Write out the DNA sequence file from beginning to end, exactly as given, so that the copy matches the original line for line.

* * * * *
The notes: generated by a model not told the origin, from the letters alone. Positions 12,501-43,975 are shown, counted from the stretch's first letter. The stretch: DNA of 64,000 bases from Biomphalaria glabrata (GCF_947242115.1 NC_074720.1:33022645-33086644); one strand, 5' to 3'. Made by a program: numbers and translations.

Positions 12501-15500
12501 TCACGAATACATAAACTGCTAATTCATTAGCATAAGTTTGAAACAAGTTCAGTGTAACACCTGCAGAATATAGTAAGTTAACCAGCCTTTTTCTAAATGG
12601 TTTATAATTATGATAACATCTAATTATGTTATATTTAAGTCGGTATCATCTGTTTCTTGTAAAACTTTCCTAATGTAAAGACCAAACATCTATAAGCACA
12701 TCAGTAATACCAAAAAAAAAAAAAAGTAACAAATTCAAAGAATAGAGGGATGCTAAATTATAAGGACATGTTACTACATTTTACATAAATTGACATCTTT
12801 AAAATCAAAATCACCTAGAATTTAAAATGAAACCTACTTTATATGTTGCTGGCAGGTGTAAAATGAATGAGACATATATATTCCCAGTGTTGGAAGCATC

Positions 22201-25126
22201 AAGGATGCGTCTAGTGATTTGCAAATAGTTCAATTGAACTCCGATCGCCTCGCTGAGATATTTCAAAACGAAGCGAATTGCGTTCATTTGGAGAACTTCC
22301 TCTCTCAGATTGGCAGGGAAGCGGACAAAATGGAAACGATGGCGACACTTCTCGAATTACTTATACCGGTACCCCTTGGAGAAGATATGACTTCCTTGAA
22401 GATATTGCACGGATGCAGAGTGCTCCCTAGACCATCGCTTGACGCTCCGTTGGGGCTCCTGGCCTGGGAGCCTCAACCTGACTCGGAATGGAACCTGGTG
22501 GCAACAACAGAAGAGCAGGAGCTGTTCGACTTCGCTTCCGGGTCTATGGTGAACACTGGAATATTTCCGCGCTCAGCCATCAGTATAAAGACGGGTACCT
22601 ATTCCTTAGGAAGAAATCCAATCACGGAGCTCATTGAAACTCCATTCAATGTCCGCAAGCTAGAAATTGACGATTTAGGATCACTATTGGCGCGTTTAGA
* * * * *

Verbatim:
The notes: generated by a model not told the origin, from the letters alone. Positions 12,501-43,975 are shown, counted from the stretch's first letter. The stretch: DNA of 64,000 bases from Biomphalaria glabrata (GCF_947242115.1 NC_074720.1:33022645-33086644); one strand, 5' to 3'. Made by a program: numbers and translations.

Positions 12501-15500
12501 TCACGAATACATAAACTGCTAATTCATTAGCATAAGTTTGAAACAAGTTCAGTGTAACACCTGCAGAATATAGTAAGTTAACCAGCCTTTTTCTAAATGG
12601 TTTATAATTATGATAACATCTAATTATGTTATATTTAAGTCGGTATCATCTGTTTCTTGTAAAACTTTCCTAATGTAAAGACCAAACATCTATAAGCACA
12701 TCAGTAATACCAAAAAAAAAAAAAAGTAACAAATTCAAAGAATAGAGGGATGCTAAATTATAAGGACATGTTACTACATTTTACATAAATTGACATCTTT
12801 AAAATCAAAATCACCTAGAATTTAAAATGAAACCTACTTTATATGTTGCTGGCAGGTGTAAAATGAATGAGACATATATATTCCCAGTGTTGGAAGCATC

Positions 22201-25126
22201 AAGGATGCGTCTAGTGATTTGCAAATAGTTCAATTGAACTCCGATCGCCTCGCTGAGATATTTCAAAACGAAGCGAATTGCGTTCATTTGGAGAACTTCC
22301 TCTCTCAGATTGGCAGGGAAGCGGACAAAATGGAAACGATGGCGACACTTCTCGAATTACTTATACCGGTACCCCTTGGAGAAGATATGACTTCCTTGAA
22401 GATATTGCACGGATGCAGAGTGCTCCCTAGACCATCGCTTGACGCTCCGTTGGGGCTCCTGGCCTGGGAGCCTCAACCTGACTCGGAATGGAACCTGGTG
22501 GCAACAACAGAAGAGCAGGAGCTGTTCGACTTCGCTTCCGGGTCTATGGTGAACACTGGAATATTTCCGCGCTCAGCCATCAGTATAAAGACGGGTACCT
22601 ATTCCTTAGGAAGAAATCCAATCACGGAGCTCATTGAAACTCCATTCAATGTCCGCAAGCTAGAAATTGACGATTTAGGATCACTATTGGCGCGTTTAGA